Court quashes visa rules barring basic-English speakers from language courses

July 10, 2010

Tougher rules on English-language requirements for foreign students that it was claimed would cost universities £1 billion a year have been quashed by the High Court.

Changes brought in by the Labour government in a bid to deter bogus applications for Tier 4 student visas raised the entry criteria for people studying English in the UK.

As a result, from March, foreign students wanting to improve their language skills on feeder courses before starting university needed the equivalent of a high grade at GCSE English to enter the country.

However, English UK, which represents more than 400 accredited English-language centres, yesterday won its judicial review against the changes, which it said would cost language schools more than 3,000 jobs and over £600 million a year in earnings.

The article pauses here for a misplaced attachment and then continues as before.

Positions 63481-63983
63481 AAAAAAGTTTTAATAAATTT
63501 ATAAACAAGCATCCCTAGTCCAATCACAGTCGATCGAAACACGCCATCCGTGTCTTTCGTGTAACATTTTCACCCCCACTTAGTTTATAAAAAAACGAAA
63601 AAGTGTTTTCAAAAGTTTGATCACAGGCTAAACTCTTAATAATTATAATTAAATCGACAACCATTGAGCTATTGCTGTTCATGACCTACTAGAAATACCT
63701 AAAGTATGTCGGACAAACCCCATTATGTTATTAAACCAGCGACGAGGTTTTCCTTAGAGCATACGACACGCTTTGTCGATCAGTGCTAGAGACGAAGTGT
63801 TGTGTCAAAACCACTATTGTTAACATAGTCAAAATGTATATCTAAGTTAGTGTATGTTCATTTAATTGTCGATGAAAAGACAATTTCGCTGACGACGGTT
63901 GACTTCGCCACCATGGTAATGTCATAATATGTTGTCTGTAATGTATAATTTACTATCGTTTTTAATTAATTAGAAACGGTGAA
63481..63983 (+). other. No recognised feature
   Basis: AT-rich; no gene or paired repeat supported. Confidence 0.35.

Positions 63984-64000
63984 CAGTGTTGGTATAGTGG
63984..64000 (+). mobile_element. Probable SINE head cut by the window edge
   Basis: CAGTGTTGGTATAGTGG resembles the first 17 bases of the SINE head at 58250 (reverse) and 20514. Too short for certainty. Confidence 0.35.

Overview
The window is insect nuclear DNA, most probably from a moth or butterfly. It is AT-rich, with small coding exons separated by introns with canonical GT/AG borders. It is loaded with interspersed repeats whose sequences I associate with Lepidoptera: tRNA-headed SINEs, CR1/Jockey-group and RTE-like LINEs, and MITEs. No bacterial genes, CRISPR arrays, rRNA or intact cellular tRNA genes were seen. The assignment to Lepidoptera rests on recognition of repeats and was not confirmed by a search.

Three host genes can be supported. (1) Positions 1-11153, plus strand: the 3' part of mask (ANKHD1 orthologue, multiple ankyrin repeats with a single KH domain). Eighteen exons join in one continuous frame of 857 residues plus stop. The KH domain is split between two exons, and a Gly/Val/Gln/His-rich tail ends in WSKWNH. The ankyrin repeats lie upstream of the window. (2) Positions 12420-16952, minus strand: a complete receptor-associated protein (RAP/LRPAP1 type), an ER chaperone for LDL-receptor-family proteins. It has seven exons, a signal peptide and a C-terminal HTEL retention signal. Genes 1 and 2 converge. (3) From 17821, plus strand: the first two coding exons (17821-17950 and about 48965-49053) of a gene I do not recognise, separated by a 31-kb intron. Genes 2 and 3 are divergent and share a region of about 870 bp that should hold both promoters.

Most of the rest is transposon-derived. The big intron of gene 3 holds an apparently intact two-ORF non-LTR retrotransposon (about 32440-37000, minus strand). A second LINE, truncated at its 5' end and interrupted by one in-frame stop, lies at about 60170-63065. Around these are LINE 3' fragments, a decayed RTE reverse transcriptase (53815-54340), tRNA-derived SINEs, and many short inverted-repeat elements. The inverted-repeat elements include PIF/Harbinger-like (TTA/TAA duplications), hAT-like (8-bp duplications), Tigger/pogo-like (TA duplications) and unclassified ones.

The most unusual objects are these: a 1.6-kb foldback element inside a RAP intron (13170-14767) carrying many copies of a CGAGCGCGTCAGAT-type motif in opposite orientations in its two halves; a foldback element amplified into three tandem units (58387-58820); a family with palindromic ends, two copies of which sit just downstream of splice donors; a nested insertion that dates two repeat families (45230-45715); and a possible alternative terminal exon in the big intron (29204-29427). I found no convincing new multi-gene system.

Mr Justice Foskett said the Home Office did not act properly when it amended guidelines rather than formally changing the rules and referring the matter to Parliament.

The legal victory means Tier 4 applications by students with elementary English-language skills – level A1 on the Common European Framework of Reference for Languages – should again be considered by the UK Border Agency (UKBA).

Tony Millns, chief executive of English UK, said the ruling would mean “immediate help” for colleges recruiting this summer and autumn, with a beneficial knock-on effect for universities.

“This judgment upholds our basic case that the [former] home secretary [Alan Johnson] was wrong to introduce a substantive change in the visa-entry criteria for students without laying that change before Parliament,” he said.

“This will give our 440 member centres some immediate help, since many of them faced losing a damaging number of students this summer and autumn.”

He added that English UK would now work closely with the UKBA to formulate “a more sensible policy that our members can support and that will contribute to immigration control”.

The coalition government, which is committed to a review of the Tier 4 visa system “in its entirety”, said it was “carefully considering the judgment”.

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